Saturday, January 12, 2008

The first day in the life of an assistant animator

Like Andreas mentioned in his earlier blog, I also remember how Dick claimed he tried to cast his animators in a way how their physique fits the appearance of the characters they get to animate. While I am 6 foot 3’’, I still have both eyes, 2 rows of even teeth and do not weight 25 stones. Somehow the words “One eyes”, “Beasts of war” and “Warmachine” must have been floating invisibly over my head, because that is where my destination at “The Thief and the Cobbler” lay.

So here I was - arrived from Germany and just settled in - on my first day on the film. Armed with my own (plastic) peg bar, pencil, eraser and pencil sharpener (the manual kind that school kids use) and sure that somebody would scream “Imposter” and I would be unmasked as the talentless and clueless n00b that I was. (Sorry for using this internet term, but it is very fitting here, as you shall soon read).

After meeting Dick Williams in person, my first encounter with a proper animator was being introduced to Brent Odell. Apart from being very talented and ever patient and friendly to me, I will always remember him fondly for teaching me the word “One eyed trouser snake”. You really only have mastered a language when you can do crosswords in that language or swear like a drunken sailor. I was never one for crosswords.

The first task was inbetweening tiny elephants that were hoisted upwards inside the warmachine. They were armoured, spiked, covered in rivets and they were many. They were also to be coloured in a shade closely to the background art while lightning flashed and rain poured. And of course they were to be animated on “ones”. In fact, so many scenes were animated on ones, that at one point the entire film was renamed as “Once” – A typo, we all were sure.
By the end of my first day, I proudly presented my first three drawings to Brent, only to find out that I had inbetweened on “halves”, 3 drawings where only one was needed.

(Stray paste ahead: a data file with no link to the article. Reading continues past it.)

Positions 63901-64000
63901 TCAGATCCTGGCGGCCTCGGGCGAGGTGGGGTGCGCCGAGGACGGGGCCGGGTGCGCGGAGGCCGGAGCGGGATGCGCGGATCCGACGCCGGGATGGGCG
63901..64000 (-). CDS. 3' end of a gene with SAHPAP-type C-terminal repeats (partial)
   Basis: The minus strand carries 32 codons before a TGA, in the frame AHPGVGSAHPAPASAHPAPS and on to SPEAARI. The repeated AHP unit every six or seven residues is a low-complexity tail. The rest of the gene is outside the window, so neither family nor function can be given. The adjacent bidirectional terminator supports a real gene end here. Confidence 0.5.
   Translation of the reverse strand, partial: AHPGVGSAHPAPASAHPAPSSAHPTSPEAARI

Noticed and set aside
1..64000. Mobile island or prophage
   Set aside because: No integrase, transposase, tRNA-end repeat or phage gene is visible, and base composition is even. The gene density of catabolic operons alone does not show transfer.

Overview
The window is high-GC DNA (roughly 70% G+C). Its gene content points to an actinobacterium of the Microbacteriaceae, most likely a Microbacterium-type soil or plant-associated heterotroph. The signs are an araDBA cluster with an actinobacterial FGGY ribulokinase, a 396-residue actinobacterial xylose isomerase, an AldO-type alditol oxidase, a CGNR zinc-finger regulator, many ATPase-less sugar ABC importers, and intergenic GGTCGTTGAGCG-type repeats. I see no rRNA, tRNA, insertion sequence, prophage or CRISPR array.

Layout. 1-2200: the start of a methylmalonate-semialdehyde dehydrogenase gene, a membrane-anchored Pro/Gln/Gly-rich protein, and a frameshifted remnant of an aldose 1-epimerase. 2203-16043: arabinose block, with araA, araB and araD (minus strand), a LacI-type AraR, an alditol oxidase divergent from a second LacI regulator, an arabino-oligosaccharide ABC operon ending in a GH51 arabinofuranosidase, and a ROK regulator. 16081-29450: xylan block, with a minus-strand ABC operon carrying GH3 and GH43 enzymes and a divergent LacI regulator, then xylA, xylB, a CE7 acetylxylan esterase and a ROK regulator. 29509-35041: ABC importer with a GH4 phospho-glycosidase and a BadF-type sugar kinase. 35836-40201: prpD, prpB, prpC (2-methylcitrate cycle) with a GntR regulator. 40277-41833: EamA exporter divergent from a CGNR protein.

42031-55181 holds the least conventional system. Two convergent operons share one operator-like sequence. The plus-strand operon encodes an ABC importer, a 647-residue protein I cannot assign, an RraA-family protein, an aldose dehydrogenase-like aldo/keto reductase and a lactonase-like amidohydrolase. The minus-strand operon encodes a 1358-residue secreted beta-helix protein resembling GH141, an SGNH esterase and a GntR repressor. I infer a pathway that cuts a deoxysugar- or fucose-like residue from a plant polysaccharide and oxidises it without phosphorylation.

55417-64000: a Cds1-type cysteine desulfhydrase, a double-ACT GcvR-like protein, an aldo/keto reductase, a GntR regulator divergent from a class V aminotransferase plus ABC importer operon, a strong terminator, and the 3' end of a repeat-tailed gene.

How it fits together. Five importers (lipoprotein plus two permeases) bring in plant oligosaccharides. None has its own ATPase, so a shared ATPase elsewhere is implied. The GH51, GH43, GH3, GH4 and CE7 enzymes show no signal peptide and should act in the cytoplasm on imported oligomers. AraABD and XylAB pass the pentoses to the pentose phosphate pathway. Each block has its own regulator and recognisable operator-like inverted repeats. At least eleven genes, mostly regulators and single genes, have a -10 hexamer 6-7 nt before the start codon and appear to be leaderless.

Certainly this seemingly futile exercise helped me with the many scenes that followed.


Holger said...

Halves, that's funny. The good thing is that it gave you some original drawings of your scene for your collection.

About your imposter bit, I remember sitting with you on the sofa downstairs in Ian Cook's area and you said to Dick jokingly expressing your worry that we might get fired after a few days.
He answered quite sincerely and told us not to worry about getting fired, that he is very good in judging potential in aspiring artists and that he had confidence in us. Nice.

Dietmar said...

Indeed. That scan is one of the drawings from the very first day.

Brings back great memories and hopefully more stories about the warmachine soon. Me and my wife have been looking at photos from 138 and the forum (and the place where I&P was situated) and I have also been sorting through the drawings that I liberated from the waste paper baskets.

I am sure they shall find their way to the blog.

Andreas said...

Hi Dietmar,
great to see a picture of you. look at you, all svelte with keanu reeves's been far too long. hearing the stories, it feels like yesterday. I think we all had that feeling of inadequacy. i always thought someone would tap me on the shoulder one day and sorry, theres been a mistake. you cant draw at all.

Hilary Moses said...

Hello Holger!
Speaking of animation assistants - you might not remember me (my maiden name was Denny) but I remember doing your teeny weeny polo ponies for about three months (or what felt like it) I have never used a 4H pencil again and I am only just getting the feeling back in my left thumb :) Anyway amazing to stumble onto your blog. Funny how a film that was such a long time ago still has such a deep influence. I am working on a short film right now that is inspired by my time on the Thief. The joy of endless repetition -
Check it Out :
Thanks for sharing